Christians Must Take a Hard Stand Against Sexual Objectification

Christians Must Take a Hard Stand Against Sexual Objectification May 16, 2018

A recent controversy at the Southern Baptist Convention reminds us that living out Christian principles sometimes means repudiating our own.

Christianity has long been known – commended and reviled – for its Biblical approach to sexual purity, one that does not compromise in the face of changing societal norms.  But one series of revelations about a prominent Baptist pastor, and its context in the #MeToo era, has cast fresh doubt upon the way evangelical, Bible-believing Christians engage with this issue.

When Dr. Paige Patterson, former president of the Southern Baptist Convention, brazenly objectified a 16-year old girl in a sermon he preached on Adam and Eve, one couldn’t be helped but be reminded of a horny, party-hardy teenage boy with no self-control around women.  In the 2014 sermon, Patterson mentions that the girl was “built” and that he would not deprive a similarly-aged young man from ogling at her.

“But let me say – she was nice,” Patterson said, with a clearly physical connotation to the word “nice.”  With regards to the boy who was staring at her, Dr. Patterson says that the boy is “just being Biblical; that’s exactly what the Bible says.”

The image was meant as an analogy to the way that Christians are to look upon a woman’s God-given beauty, but make no mistake – the comments were disturbing and inappropriate in any context.  The whole clip was gratuitous gawking masquerading as preaching.

Dr. Patterson has not apologized for this incident, saying that he couldn’t “apologize for what I didn’t do wrong.”  Neither has he apologized for some other controversial incidents regarding female objectification.  In 2010, he had ridiculed some of his female seminary students over their appearance by saying “it shouldn’t be any wonder why some of you don’t get a second look.”  Never mind also the ramping allegations that he also counselled women to stay in abusive marriages, which sparked its own debate on Christianity and domestic violence.  The #MeToo era, having changed the political landscape in Hollywood and Washington, D.C., is now coming for the Southern Baptist Convention.

On Sunday, after the video and other deplorable comments about women surfaced, over 2500 Southern Baptist women signed a document denouncing Dr. Patterson’s actions and leadership position within the SBC.  They noted that “This pattern of discourse is unbefitting the sober, wise, and sound character required of an elder, pastor, and leader.”  Many other SBC leaders, including LifeWay Books president Thom Rainer and seminary president Danny Akin, have also issued denouncements.

But this “pattern of discourse” extends beyond just one bad apple and one bad speech.  Beth Moore, a prominent female evangelical leader and counsellor, wrote that during her time in leadership she had repeatedly been subject to objectifying remarks made by her male counterparts, including comparisons of her physical appearance to other prominent evangelical women.  Her criticism of her colleagues’ attitudes towards her paints a troubling picture for the evangelical community, one that can’t be erased by simply pushing it under the rug.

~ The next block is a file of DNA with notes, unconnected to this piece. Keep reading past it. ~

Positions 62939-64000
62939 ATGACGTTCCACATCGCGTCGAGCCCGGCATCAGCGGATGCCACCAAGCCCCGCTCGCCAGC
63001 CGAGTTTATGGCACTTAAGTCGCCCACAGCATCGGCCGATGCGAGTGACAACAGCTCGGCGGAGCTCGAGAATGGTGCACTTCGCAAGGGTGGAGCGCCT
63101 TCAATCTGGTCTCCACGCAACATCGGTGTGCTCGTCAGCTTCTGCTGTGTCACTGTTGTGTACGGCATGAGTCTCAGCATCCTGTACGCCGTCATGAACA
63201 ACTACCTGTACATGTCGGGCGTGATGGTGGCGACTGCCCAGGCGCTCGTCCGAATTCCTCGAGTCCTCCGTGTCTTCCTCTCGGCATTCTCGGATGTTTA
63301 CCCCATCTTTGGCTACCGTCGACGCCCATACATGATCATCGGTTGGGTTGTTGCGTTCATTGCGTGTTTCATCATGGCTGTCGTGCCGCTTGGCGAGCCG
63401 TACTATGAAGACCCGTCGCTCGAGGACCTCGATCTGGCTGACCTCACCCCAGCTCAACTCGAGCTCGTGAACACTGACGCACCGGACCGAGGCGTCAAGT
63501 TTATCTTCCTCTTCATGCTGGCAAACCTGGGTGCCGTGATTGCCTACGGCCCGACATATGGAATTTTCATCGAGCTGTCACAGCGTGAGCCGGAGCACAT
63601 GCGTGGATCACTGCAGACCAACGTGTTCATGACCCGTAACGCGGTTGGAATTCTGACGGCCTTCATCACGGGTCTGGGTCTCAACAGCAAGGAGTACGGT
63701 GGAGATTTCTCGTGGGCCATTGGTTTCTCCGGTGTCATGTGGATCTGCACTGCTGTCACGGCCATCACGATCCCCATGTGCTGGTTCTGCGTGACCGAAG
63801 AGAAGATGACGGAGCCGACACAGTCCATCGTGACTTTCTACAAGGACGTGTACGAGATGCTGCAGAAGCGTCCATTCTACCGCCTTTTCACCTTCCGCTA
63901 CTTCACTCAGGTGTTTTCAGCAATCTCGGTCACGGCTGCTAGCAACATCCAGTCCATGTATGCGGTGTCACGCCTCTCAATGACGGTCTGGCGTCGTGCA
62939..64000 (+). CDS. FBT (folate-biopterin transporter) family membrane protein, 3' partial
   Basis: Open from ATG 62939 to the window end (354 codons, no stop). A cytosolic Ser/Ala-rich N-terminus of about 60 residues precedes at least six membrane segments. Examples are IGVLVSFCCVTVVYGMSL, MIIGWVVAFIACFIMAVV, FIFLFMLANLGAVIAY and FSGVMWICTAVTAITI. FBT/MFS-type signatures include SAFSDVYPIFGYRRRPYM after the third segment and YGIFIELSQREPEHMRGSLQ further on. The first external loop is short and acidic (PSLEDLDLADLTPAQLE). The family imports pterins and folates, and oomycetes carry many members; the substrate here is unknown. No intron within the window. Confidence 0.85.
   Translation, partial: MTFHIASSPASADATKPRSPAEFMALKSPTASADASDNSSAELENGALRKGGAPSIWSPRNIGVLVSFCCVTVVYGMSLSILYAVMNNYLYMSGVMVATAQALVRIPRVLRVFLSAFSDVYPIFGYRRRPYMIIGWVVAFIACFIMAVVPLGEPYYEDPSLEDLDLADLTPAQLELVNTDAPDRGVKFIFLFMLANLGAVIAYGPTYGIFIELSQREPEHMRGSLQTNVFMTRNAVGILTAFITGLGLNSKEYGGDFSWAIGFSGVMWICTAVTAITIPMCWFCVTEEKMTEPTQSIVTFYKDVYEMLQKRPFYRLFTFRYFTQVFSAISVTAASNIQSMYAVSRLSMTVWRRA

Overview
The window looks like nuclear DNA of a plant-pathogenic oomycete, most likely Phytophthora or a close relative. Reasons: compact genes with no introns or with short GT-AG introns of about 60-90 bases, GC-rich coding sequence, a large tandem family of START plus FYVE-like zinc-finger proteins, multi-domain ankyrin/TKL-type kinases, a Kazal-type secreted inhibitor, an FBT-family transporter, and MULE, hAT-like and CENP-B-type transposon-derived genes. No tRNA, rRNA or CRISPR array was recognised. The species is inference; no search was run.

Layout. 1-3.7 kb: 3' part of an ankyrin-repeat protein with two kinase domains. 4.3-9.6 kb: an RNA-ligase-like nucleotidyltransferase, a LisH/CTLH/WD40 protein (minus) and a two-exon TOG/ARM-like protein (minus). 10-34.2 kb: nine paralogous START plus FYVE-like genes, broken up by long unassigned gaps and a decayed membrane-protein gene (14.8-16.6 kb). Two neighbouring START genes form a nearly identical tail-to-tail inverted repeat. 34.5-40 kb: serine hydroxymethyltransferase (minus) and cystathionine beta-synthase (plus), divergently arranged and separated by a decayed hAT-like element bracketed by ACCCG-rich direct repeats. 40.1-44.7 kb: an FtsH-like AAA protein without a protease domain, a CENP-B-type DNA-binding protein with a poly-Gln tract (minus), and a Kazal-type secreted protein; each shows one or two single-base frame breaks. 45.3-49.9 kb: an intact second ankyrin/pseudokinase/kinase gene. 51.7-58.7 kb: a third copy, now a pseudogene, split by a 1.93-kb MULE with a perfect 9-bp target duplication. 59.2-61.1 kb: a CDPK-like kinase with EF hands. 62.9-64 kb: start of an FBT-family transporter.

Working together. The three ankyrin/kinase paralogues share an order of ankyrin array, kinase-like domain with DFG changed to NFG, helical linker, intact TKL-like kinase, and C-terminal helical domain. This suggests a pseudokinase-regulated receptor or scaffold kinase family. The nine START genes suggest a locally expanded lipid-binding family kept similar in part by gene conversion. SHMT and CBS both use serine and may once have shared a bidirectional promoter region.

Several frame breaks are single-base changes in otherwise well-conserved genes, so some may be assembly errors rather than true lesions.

There is certainly no respite for these men in Scripture.  The Bible warns against any kind of talk that objectifies other women, with Jesus himself saying that “anyone who looks at a woman lustfully has already committed adultery with her in his heart” (Matthew 5:28).  But while all sins can be forgiven, indulging in them publicly while participating in Christian leadership is unacceptable to the church.  The Bible clearly mentions that teachers and pastors must be “above reproach” and “well thought of by outsiders” (1 Timothy 3:1-7).  Indeed, “not many of you should become teachers in the church, for we who teach will be judged more strictly” (James 3:1).  Teaching pastors must model upright and sober behavior, and when they do not, and refuse to apologize for their actions, they should be removed.

My evangelical cohorts may contend that the legacy of Paige Patterson, who led a successful coup of the Southern Baptist Convention from theological liberals, would be diminished if he is to be removed from leadership.  But Christians do not worship Paige Patterson.  We worship God, and God calls us to stand against sexual objectification, even when it hurts our own.  Furthermore, God often calls people to do great things, and then humbles them when they do wrong (see: King David, King Solomon).  We do not repudiate Dr. Patterson’s contributions to evangelicalism when we remove him.  But Christian leadership cannot also prioritize the weight of select few leaders over Christ’s decree.

Furthermore, removing Dr. Patterson from his post would send a strong message to the rest of the world that the Christian church stands by its own principles.  When we reject abortion as a moral evil, we also have the responsibility to provide and care for people who face such a choice, including robust adoption services and pre- and post-trauma care.  When we reject our culture’s hyper-sexualization of everything, we must also be careful not to promulgate those same objectifications to our sex-saturated young boys.  Bible-believing Christians cannot rail against pornography and hookup culture on one end of our mouths and publicly ogle at women on the other.

As per usual, the Bible is apt to predict our contemporary controversies and admonish its flock into doing the right thing.  In this case, it means showing zero tolerance for pastors who alienate women by sexually objectifying them.

Kenny Xu is a Mathematics student at Davidson College, having also written for The Federalist and The American Conservative.  He can be followed at @kennymxu or @thekennethxu on Twitter and Facebook.

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